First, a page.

Military News

Wednesday, October 02, 2013

Thule tugboat plies frigid Arctic waters

by Steve Brady
21st Space Wing Public Affairs Office


9/30/2013 - THULE AIR BASE, Greenland -- Life at Thule Air Base is unique. Located 750 miles north of the Arctic Circle at the Air Force's northernmost base, residents must acclimate to bitter cold, months of darkness and even the occasional polar bear wandering through base.

While Air Force bases are synonymous with aircraft and runways, another unique Thule aspect is that it is home to the northernmost deepwater port in the world. With that comes a need for an Air Force boat - a tugboat to be exact.

"Some small boats are used by security forces in Florida and some missile retriever boats are used to return target drones at Tyndall AFB," said Tech. Sgt. T. Read Harris, 821st Support Squadron vehicle maintenance representative. "But Thule can claim the only Air Force tugboat."

The "Rising Star," Thule's harbor tugboat, was built by Swiftships in Morgan City, La., and delivered in 1991. The 71-foot tugboat is powered by two Detroit diesel two-stroke V-16 engines, each producing 900 water-churning horsepower.

Each summer, when the port is not frozen, Thule stages its annual resupply mission for fuel and other necessities needed for the long and brutal winter. During resupply, the tugboat obediently motors into North Star Bay to align massive cargo ships to the pier, push fuel tankers into position, and guide the fuel hoses to transfer the essential fuel to the base. It is also used to push icebergs away from the pier to prevent damage in the ice-cold 41 degree water.

"We have the boat because there is no maritime support this far north in the Arctic," Harris said. "Without the tugboat, our annual fuel resupply would not be possible. Because of this, I know I play a part in the survivability at Thule."

The boat is operated and maintained by Danish contractors, and overseen by Harris, who makes sure technical orders and AFIs are followed.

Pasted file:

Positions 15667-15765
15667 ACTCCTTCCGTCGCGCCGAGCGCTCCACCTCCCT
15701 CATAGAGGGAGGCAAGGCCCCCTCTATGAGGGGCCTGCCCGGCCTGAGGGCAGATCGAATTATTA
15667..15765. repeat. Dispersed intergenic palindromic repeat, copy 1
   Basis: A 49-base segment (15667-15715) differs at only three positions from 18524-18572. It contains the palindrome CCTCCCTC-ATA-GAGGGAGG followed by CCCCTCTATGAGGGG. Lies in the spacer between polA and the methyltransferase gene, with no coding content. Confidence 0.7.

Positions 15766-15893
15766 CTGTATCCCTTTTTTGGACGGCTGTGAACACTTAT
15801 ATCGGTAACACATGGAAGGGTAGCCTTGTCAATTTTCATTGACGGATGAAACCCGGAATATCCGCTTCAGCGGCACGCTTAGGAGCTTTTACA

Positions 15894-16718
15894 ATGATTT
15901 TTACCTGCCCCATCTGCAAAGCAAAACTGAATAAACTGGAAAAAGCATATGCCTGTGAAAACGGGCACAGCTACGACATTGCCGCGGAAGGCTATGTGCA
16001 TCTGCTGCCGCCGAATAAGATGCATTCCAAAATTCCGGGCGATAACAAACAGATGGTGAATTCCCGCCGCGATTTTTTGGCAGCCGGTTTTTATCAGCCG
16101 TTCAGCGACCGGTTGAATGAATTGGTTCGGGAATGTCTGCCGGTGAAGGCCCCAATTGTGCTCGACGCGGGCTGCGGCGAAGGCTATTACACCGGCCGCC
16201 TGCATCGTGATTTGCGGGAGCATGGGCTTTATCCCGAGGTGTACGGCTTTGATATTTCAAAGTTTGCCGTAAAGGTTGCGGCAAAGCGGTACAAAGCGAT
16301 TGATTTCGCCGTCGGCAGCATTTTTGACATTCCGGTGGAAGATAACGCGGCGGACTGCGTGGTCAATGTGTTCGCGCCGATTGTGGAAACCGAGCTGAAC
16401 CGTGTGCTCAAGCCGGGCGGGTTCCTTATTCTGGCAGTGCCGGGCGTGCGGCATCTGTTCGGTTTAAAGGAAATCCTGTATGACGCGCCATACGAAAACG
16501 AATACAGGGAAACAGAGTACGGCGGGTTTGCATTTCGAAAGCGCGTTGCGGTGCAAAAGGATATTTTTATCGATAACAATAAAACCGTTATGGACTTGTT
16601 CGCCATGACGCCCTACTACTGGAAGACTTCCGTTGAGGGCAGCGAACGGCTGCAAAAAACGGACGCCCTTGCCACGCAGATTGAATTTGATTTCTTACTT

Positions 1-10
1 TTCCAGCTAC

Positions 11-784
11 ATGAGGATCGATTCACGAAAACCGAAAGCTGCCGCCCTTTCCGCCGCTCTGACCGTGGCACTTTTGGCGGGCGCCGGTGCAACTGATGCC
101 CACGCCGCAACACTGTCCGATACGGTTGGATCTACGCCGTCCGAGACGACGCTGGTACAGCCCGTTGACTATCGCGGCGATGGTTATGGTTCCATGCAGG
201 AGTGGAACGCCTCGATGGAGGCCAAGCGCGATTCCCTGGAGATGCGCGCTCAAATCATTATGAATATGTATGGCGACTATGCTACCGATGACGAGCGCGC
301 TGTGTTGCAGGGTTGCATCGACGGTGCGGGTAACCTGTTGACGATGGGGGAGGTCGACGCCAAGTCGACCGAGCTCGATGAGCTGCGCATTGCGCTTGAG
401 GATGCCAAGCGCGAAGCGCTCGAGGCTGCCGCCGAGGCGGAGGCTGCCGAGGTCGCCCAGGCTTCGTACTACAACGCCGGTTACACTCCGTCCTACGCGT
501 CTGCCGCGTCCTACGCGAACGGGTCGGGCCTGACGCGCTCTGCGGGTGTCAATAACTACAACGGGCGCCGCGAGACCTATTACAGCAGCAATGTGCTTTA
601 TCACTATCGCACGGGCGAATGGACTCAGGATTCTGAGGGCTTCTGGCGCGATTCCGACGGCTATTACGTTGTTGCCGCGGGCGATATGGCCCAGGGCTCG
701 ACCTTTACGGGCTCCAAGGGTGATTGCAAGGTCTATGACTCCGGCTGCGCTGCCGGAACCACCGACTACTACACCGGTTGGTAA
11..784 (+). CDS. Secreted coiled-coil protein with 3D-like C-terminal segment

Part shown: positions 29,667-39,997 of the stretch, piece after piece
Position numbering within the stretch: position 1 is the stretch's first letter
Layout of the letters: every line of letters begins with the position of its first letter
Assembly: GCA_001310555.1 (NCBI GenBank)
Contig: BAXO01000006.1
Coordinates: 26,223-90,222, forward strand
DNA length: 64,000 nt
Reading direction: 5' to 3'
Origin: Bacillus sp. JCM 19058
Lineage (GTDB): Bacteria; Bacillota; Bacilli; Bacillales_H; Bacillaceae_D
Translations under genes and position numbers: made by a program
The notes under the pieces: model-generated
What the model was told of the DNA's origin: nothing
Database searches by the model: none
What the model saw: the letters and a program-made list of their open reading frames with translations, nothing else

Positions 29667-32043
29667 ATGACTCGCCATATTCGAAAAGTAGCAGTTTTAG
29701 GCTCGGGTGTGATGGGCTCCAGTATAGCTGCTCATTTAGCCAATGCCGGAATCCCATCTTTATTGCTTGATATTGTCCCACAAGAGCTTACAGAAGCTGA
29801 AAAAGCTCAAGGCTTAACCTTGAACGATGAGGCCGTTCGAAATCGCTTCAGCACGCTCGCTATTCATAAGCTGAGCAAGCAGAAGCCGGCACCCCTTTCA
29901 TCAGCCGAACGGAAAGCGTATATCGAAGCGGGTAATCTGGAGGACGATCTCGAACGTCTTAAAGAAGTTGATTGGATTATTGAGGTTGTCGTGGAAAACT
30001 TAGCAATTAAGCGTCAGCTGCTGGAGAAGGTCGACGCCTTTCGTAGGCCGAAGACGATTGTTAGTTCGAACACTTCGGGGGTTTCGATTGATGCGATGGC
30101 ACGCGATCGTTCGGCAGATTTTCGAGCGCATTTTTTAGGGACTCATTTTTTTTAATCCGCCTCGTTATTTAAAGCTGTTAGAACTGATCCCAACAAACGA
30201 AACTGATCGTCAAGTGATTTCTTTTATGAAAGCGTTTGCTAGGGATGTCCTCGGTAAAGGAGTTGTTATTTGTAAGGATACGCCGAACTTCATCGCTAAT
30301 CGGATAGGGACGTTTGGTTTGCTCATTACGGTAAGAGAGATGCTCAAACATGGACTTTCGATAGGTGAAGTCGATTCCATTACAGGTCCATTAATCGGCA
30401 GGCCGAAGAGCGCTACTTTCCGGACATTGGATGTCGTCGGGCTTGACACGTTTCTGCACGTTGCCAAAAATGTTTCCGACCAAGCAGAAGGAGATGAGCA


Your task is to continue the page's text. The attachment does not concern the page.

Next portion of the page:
"I ensure the boat is serviced and inspected before 'port season' and ensure the boat is prepped for winter storage," he said.

At the end of the brief summer, the Rising Star is pulled out of the frigid water on a tracked trailer and stored on the beach. There it slumbers through the dark winter, awaiting its next mission when winter releases its icy grip on Thule Air Base.

Army, Air Force collaboration leads to improved SIPR email service

by Maj. Brooke Brander
Air Force Space Command Public Affairs


10/2/2013 - Peterson Air Force Base, Colo. -- In continued collaboration between the U.S. Air Force and the U.S. Army, the entire Air Force will migrate to Secure Internet Protocol Router, Department of Defense Enterprise Email over the next year.

Approximately 150,000 SIPR Network users will migrate to the Defense Information Systems Agency SIPR email enterprise services over fiscal year 2014. The Air National Guard will be first to transition to the SIPR email enterprise.

"The SIPR DEE migration allows the Air Force to leverage an enterprise JIE capability and improve secure email delivery services," said Brig. General Kevin Wooton, Air Force Space Command director of communications. "The migration to SIPR DEE provides significant operational efficiencies and allows the Air Force to focus on our cyber mission sets rather than email infrastructure."

The migration to SIPR DEE will reduce Air Force Operations and Maintenance cost while modernizing infrastructure. In addition, the migration will converge infrastructure services and make available enterprise services, providing operational capabilities that will enhance the Air Force cyber mission.